Clearly defined or not, he attributes some grave developments to its ascendancy.

"It is very serious to me that in many places handing out lecture notes is now the default position," he says. "Courses are designed so that students don't have to go to a library any more; the reading is either online or available to them on handouts.

"When I was an undergraduate, I had some of my most intensely important experiences because I had to go to the library. You would go into the basement to search for books, and as you rooted through you would find other books next to the ones you were looking for; before long you would start to get a sense of the discipline that you were a part of.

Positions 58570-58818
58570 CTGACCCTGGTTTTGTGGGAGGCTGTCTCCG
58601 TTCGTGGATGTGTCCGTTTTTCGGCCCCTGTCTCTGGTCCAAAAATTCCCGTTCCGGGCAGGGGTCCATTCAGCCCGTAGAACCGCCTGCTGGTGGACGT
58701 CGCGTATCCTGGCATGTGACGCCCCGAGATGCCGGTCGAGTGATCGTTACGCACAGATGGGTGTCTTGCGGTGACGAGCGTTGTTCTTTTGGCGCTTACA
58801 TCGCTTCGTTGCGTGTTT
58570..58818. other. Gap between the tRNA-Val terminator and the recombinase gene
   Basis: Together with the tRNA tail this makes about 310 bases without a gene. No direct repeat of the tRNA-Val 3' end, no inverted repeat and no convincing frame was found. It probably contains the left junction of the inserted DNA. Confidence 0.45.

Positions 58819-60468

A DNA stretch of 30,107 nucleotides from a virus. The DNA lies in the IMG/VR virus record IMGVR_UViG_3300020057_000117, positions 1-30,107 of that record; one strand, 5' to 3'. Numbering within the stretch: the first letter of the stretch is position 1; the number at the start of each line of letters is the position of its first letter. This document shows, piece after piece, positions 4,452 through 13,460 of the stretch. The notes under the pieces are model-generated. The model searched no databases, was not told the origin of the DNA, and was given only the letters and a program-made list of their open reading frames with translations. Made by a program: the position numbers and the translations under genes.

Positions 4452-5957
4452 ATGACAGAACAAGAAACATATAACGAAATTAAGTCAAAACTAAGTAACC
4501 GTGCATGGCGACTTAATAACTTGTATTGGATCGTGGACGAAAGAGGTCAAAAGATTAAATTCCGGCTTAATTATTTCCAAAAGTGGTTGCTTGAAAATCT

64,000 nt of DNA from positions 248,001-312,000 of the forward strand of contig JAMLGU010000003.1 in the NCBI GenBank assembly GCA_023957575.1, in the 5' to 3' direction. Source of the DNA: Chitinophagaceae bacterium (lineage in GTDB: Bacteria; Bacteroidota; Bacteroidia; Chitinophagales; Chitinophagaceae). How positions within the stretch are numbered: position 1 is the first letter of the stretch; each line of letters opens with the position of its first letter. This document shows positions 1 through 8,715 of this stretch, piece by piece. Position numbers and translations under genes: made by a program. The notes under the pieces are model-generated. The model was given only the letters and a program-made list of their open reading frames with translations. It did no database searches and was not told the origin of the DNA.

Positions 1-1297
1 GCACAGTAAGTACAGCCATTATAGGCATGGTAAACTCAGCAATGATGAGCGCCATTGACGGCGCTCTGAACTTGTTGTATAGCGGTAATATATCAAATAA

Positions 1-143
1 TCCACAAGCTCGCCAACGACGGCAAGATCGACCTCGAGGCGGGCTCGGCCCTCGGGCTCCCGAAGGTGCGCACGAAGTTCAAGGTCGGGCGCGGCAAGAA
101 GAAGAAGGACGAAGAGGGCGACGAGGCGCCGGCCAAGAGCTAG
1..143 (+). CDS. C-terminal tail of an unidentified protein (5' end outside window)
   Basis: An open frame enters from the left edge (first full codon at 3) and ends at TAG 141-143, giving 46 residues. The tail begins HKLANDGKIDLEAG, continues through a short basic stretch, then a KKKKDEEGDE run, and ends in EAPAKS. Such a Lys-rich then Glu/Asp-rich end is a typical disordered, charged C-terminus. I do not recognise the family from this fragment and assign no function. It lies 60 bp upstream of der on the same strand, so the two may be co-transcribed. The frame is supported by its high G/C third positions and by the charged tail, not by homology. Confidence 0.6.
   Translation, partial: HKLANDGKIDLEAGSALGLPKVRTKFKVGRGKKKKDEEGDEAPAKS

"But now the library is a place students go for coffee. (Libraries) have been redesigned as drop-in centres for networking, and that symbolises, especially in the social sciences and the arts, the problem we are facing."

Alan Ryan, warden of New College, Oxford, is also sceptical about the concept, if only because, as he puts it, "If teaching isn't student-centred, what is it?

"Who are you supposed to teach if not the bloody students?" he asks. "What you have is a triadic relationship: one end is anchored by the student and one end by the teacher, and the third bit, which people are often rather slow to think carefully about, is anchored by the discipline. That is to say, there is something that constitutes an academic subject or a skill to be mastered. The notion that it can be purely about a teacher's skills makes no sense, nor does the idea that it can be solely about the student."